Macro bets help hedge funds ride rough Chinese markets

HONG KONG, Oct 11 (Reuters) – The hedge funds, which have managed to weather and outperform China’s choppy stock markets so far this year, say betting on macroeconomic changes has helped them.

One such fund is Stanley Tao’s $230 million Golden Nest Greater China Fund. The hedge fund posted a net return of about 2.4% for September, according to internal estimates, and is down 1.2% over the first nine months.

This is contrasted by the MSCI China (.dMICN00000PUS) dropping about 30% in the nine months to September, making it the worst first nine months since 2008. The Shanghai Composite Index (.SSEC) lost 16% over the same period, falling 5.5% in September alone.

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Extreme risk aversion and bearish bets on internet, real estate and healthcare sectors helped the fund weather the strong headwinds, said Tao, founder and CIO at Golden Nest Capital Management.

Tao said his fund has started to reduce exposure to technology stocks and has declined since late 2020 after monitoring regulatory developments and external risks from an audit dispute with US regulators and recognizing the Chinese government’s determination to implement a ” disorderly capital expansion” in technology companies.

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China-focused long-short equity funds lost 13.5% through the end of August, according to With Intelligence’s Eurekahedge data, in sharp contrast to a 1.1% gain for China macro managers.

Macro strategies are the biggest winners this year, with hedge funds benefiting from the volatility induced by the differential pace of global interest rate hikes and regulatory changes – and taking advantage of opportunities not seen in a decade of uniformly loose monetary policy. For stockpickers, top-down research is also a key factor in success or failure.

“Ignoring the importance of macro research could be a huge mistake for some fundamental investors,” Tao said, adding that such macro research prevents funds from pouring into markets at the end of a bull market or bottom fishing when a bear market begins.

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$1.8 billion Shanghai Chongyang Investment Management, another hedge fund, twice reduced exposure to equities to about 60% of assets in the first quarter, partially avoiding the panic selling that has been unleashed during the country’s strict COVID-19 lockdowns China followed.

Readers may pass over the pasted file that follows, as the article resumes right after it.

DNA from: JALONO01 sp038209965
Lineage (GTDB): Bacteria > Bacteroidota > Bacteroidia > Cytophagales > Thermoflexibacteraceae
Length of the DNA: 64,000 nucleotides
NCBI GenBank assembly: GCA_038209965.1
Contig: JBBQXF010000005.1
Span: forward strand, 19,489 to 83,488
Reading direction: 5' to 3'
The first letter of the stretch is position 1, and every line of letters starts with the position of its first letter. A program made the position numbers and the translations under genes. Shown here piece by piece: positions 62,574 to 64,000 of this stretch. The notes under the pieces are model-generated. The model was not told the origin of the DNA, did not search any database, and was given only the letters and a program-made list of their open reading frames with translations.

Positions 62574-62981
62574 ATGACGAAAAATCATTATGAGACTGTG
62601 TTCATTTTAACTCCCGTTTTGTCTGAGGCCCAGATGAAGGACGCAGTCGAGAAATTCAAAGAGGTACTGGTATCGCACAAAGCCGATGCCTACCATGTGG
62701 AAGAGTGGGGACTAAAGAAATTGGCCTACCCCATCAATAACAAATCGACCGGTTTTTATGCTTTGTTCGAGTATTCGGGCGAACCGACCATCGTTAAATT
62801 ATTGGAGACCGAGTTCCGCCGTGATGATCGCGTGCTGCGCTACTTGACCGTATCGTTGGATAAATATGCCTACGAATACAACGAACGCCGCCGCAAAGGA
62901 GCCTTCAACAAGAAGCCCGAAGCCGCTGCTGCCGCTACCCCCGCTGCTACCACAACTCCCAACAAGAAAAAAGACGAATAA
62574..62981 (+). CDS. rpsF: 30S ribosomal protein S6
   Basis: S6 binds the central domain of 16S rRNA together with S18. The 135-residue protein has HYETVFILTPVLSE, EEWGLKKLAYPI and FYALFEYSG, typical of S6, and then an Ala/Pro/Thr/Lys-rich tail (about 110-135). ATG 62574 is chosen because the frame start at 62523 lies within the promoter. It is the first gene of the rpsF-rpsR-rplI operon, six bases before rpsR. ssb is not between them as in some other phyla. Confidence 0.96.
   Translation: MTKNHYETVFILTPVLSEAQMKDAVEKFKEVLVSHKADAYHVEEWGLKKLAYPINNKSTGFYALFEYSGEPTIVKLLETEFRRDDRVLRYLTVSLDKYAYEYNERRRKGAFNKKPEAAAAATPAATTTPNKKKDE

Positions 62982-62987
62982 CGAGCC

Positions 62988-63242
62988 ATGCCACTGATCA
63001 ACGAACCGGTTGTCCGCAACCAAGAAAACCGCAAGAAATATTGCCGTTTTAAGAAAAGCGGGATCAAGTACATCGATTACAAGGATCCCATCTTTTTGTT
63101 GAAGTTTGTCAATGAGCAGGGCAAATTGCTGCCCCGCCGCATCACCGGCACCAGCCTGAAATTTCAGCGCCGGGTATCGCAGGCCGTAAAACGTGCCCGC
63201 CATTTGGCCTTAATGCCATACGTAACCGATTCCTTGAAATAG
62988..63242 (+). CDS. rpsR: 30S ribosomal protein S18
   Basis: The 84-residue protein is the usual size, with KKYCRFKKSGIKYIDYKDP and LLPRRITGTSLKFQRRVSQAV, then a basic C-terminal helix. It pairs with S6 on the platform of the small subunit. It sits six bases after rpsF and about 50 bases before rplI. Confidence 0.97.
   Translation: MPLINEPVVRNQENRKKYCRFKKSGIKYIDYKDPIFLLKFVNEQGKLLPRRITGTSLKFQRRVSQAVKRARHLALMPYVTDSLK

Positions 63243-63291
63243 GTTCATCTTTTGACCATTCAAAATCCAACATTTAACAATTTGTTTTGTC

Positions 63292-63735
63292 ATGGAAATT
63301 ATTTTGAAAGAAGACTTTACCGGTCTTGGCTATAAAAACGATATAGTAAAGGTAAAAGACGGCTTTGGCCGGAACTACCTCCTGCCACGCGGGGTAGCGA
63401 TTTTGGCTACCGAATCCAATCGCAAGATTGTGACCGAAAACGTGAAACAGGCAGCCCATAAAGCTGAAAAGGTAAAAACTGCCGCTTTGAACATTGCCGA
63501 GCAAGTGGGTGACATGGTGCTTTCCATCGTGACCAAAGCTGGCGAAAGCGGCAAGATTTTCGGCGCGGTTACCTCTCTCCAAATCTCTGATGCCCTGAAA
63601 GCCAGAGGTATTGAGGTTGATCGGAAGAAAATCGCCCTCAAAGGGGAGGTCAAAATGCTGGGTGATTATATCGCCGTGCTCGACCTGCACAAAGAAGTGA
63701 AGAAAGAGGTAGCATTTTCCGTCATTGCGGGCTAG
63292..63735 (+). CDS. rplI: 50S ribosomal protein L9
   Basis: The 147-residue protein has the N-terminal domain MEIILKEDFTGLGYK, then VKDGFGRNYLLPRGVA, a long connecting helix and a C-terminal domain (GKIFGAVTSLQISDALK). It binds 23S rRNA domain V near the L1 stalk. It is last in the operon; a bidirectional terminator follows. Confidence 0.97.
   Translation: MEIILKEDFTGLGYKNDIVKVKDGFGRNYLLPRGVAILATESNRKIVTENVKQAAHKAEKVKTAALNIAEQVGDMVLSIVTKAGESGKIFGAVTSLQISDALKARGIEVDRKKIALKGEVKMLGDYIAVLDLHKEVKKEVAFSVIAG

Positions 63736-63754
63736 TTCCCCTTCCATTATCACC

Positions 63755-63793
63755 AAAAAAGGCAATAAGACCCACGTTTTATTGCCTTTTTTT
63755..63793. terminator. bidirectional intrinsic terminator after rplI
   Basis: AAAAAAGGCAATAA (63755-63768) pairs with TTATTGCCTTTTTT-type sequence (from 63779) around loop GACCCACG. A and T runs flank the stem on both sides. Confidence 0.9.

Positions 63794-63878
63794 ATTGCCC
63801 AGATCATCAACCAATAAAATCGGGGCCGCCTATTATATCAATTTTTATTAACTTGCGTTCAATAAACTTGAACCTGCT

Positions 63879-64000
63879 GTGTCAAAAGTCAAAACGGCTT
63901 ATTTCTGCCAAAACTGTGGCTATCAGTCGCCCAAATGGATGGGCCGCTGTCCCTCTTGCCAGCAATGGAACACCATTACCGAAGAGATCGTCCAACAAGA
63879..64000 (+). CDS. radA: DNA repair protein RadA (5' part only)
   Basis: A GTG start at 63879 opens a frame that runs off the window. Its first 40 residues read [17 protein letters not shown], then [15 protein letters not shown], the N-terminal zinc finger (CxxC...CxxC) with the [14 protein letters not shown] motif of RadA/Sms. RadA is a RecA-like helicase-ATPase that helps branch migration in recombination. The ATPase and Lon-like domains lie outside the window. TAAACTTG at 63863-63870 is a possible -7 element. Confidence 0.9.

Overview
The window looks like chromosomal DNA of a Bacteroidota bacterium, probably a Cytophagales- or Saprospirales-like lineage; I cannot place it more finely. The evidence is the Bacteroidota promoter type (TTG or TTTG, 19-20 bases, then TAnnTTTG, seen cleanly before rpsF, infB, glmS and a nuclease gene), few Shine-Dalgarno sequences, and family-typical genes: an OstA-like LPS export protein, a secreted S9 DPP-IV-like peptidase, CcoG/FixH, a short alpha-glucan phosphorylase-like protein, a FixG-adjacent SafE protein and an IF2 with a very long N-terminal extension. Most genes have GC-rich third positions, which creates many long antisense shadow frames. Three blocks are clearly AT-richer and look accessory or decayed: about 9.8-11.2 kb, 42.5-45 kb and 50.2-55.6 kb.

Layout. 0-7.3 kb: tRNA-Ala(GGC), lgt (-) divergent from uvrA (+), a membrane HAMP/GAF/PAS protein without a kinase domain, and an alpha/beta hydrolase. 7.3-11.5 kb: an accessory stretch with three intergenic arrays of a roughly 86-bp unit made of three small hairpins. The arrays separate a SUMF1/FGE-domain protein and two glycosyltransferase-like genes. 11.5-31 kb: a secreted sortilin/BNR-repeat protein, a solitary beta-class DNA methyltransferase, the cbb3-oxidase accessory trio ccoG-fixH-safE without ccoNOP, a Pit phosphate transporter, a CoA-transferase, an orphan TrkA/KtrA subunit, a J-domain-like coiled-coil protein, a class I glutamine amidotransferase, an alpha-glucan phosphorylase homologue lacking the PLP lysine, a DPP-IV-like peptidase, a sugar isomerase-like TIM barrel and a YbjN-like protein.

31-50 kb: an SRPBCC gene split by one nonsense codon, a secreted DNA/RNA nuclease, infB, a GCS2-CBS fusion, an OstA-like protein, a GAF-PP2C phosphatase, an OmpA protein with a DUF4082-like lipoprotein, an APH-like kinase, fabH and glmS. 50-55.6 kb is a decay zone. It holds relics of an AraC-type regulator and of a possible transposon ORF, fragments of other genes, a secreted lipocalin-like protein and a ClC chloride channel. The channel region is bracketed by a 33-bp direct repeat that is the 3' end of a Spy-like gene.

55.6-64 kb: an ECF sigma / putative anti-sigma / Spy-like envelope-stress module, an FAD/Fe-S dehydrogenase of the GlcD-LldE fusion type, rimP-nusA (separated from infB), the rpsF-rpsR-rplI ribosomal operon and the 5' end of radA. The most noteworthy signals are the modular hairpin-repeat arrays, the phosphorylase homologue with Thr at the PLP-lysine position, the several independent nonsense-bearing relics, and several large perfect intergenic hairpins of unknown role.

Partial or full lockdowns were imposed in key centers across the country, including the most populous city of Shanghai, from March to May, and temporary lockdowns are still in place in some areas to contain outbreaks.

“We turned cautious in February, taking advantage of a sharp market rally window in late March to further reduce our positions,” said Wang Qing, chairman of Shanghai Chongyang.

The market did not fully price in the downside risks to economic growth and corporate earnings at the time, Wang said.

China’s economy slumped in the second quarter as lockdowns hit consumption and factory production, but optimism is growing that pandemic restrictions will be eased.

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Chongyang has decided the fourth quarter is the time to turn positive and has started adding some technology and consumer stocks to its portfolio in recent months.

Its yuan-denominated Chongyang I fund fell 1.4%, while an offshore US dollar product, the Chongyang Dynamic Value Fund, fell 8.6% by the end of August.

Wang believes market sentiment will improve in three months and expects China to ease COVID-19 restrictions after October’s Communist Party Congress, by which time US inflation should be down 4-5 months.

However, the Golden Nest Tao will remain cautious until next March, when China outlines its economic policy direction during the “Two Sessions” – meetings of the top decision-making bodies, the National People’s Congress (NPC) and the Chinese People’s Political Consultative Conference (CPPCC).

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Edited by Vidya Ranganathan and Jacqueline Wong

Our standards: The Thomson Reuters Trust Principles.


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